WHAT "CHRISTIAN" HIGHER EDUCATION MEANS:
PHILOSOPHY, PROCESS, AND PRODUCT
DAVID J. MASONER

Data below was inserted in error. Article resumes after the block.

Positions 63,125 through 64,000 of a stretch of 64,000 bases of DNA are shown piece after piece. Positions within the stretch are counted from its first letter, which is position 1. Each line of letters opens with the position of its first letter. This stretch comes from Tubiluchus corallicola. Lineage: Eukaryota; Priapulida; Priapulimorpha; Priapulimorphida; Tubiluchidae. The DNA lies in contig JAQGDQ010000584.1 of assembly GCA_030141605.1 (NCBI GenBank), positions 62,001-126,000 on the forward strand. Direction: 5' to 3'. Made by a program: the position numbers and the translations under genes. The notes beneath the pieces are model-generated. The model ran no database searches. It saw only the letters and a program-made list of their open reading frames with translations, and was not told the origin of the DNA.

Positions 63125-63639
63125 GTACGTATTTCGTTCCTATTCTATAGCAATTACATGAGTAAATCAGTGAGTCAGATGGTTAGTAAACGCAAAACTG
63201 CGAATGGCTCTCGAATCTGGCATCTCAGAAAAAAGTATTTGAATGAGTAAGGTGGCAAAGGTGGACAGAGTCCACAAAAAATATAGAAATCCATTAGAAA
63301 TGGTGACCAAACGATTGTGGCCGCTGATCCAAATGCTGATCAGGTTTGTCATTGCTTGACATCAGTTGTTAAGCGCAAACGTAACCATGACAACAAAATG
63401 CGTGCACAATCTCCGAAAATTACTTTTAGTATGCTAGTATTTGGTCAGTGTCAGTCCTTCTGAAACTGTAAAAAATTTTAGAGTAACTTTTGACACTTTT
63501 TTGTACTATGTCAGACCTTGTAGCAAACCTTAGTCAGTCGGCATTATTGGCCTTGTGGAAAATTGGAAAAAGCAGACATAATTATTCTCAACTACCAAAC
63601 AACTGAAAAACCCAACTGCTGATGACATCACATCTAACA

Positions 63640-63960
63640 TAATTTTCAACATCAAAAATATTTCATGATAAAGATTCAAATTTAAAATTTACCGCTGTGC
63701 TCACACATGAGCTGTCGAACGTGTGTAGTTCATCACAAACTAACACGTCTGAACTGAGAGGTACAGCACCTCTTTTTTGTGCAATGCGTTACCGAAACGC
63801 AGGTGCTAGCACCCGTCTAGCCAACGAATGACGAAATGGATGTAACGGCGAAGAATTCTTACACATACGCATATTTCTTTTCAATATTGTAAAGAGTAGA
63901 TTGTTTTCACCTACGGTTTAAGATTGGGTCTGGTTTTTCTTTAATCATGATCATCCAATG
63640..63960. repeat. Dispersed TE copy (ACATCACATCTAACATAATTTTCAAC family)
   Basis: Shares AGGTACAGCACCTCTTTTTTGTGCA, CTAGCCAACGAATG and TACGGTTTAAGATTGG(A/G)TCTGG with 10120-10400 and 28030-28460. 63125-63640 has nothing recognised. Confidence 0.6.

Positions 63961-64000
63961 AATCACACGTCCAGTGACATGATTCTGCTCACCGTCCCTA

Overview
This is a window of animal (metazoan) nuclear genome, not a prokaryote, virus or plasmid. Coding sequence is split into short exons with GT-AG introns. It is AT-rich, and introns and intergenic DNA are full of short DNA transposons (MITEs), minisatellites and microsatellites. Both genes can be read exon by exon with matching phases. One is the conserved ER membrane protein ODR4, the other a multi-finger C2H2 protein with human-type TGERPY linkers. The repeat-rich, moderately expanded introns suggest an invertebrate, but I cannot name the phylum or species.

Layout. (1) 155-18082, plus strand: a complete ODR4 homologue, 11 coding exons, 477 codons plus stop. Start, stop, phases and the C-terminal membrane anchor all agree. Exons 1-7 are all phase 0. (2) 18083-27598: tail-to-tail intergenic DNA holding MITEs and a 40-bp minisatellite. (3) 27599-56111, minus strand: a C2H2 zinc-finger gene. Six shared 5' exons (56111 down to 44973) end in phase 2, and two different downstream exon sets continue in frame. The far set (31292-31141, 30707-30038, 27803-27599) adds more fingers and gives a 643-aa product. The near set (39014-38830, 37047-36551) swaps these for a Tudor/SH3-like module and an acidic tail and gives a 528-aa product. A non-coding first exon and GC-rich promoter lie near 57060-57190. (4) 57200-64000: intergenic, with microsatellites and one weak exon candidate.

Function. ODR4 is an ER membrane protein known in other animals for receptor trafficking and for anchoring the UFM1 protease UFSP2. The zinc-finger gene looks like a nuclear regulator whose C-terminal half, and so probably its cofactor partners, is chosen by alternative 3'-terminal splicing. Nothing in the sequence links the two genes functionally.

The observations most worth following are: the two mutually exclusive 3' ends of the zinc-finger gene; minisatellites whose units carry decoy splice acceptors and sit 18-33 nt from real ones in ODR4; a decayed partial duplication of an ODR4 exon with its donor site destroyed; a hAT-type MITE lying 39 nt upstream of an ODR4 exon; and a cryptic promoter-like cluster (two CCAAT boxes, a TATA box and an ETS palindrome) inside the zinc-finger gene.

Today's system of higher education has become increasingly secularized, in contrast to its early roots. Rarely are individuals exposed to, or encouraged in the development of an understanding of their unique position as children of God or how such an understanding relates to their studies. There are often little differences philosophically between between public universities and what are identified as Christian colleges. Os Guiness, noted sociologist speaking at a recent conference of Christians in the Visual Arts, related an incident illustrating this "Christian drift." Ten years ago he was challenged by a non-Christian colleague as to the state of the church, morally, at the end of the next decade. This colleague went on to predict that the fundamentalist Christian community would take on the character of the secular world. We see the fulfillment of that sad prediction today. Elizabeth Elliot, noted author and missionary, has recently discussed the current epidemic of promiscuity on Christian college and university campuses. All around us a pervasive lack of the influence of scriptural standards is evident.